Gigi is 17, Monica is 15. They live on the streets of Bucharest together with other homeless children. Monica is the only girl in the group. They hang around the railway station, eat whatever they can find, sleep where and if they can. Gigi and Monica became close. They are two ingenuous lovers waiting for their child to be born. Little Bianca comes to this world under precarious circumstances, bringing confusion and happiness to her parents. In 1994, Benoît Dervaux and Yasmina Abdellaoui set out to Romania to film homeless children. Impressed by the story of the two lovers, they returned months later to film Bianca’s birth. Thus they have captured on camera the joys and sorrows of tho children who were forced to grow up too soon. A distressing film about life that eventually prevails.


The Lapirovs Go West

Director: Jean-Luc Léon

Country: France
Year: 1994
Length: 86


In 1981, a family of Russian Jews finally receive their immigration visas for the USA. Ilya Lapirov is in his fifties. He teaches Russian literature. Together with his wife, Isabella, and their 9-years old son Kiécha, they leave the USSR for the first time.  Jean-Luc Léon accompanies them to Los Angeles, their new home, and the camera records their reactions of amasement and the delusion while they addapt to their new lives. Only in 1993 the Lapirovs manage to save enough money for a 10 days trip to Moscow. The film captures emotional  scenes with the Lapirovs visiting places and old friends after ten years of absence. After all they have been through, „home” has a different meaning for each of them.

Low Cost

Director: Nora Agapi, Stéphane Luçon
Country: France/ Romania
Year: 2006
Length: 49
The first Romanian documentary on the local impact of globalization brings together two groups of female-workers from two factories belonging to the same Franco-Romanian company. At one point, the French owner has to make a decision. Instead of firing a number of French workers, he offeres them a job at one of the company’s branches in Mediaş, Romania. The film analyses in honesty and empathy the meeting of the two cultures, deciding that there is not a question of a culture clash. The workers, be they French or Romanian, manage to establish communication, even if they do not speak the same language. After all, they are confronted with similar difficulties, and the low salaries payed by the employer is the most important of them all. The film does not attempt to reject globalization, nor to demonize employers on behalf of the employees. It is rather a discreet insight into people’s everyday joys and dissatisfactions.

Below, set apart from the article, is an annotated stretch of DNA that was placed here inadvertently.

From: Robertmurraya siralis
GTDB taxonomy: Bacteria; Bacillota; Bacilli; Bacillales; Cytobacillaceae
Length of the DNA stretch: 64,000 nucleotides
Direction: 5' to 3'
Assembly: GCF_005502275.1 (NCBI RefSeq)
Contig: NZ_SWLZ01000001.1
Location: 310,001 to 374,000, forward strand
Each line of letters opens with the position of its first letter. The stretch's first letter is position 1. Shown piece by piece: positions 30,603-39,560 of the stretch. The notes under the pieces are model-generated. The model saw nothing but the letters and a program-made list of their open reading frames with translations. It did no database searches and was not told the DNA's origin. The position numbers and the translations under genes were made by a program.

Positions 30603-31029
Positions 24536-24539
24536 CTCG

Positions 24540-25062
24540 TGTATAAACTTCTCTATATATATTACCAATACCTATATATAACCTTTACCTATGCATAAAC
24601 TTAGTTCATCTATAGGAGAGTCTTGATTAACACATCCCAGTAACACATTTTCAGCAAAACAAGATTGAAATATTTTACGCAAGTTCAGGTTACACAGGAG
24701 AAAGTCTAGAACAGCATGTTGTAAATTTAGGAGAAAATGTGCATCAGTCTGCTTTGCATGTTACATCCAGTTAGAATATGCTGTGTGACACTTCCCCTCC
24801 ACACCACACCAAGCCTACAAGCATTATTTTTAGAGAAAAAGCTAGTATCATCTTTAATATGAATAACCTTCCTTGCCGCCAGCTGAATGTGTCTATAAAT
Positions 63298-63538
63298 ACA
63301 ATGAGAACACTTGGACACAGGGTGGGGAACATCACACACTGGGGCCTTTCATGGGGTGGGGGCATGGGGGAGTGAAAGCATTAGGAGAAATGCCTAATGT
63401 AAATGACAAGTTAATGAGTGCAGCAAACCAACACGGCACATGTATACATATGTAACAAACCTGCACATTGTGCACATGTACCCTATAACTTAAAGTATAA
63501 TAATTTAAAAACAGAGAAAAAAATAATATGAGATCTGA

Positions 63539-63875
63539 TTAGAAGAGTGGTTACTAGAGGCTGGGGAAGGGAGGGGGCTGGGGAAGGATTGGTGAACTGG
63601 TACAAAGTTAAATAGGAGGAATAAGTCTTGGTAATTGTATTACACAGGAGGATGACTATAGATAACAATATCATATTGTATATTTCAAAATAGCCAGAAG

Our Street

Director: Marcin Latallo
Country: France
Length: 52

“Our Stret” is in Poland, in the city Lodz, which is far from what it used to be during the communist regime. It is a place where Old Europe meets New Europe. Right under the windows of the apartment inhabited by a Polish family of workers, who have lived there for five generations, a French investor built the Manufaktura, the largest shopping and entertainment centre in Central Europe. The centre has been built on the ruins of an industrial site, where all the members of the Furmanczyk family used to work in the times when Lodz was considered „the promised land”, one of the most prosperous European cities. The film documents the life of the Furmanczyks for three years, covering the period of Poland’s adhering to the EU and the opening of the centre. There is every-day struggle and few moments of happiness in a world of confusing economic changes.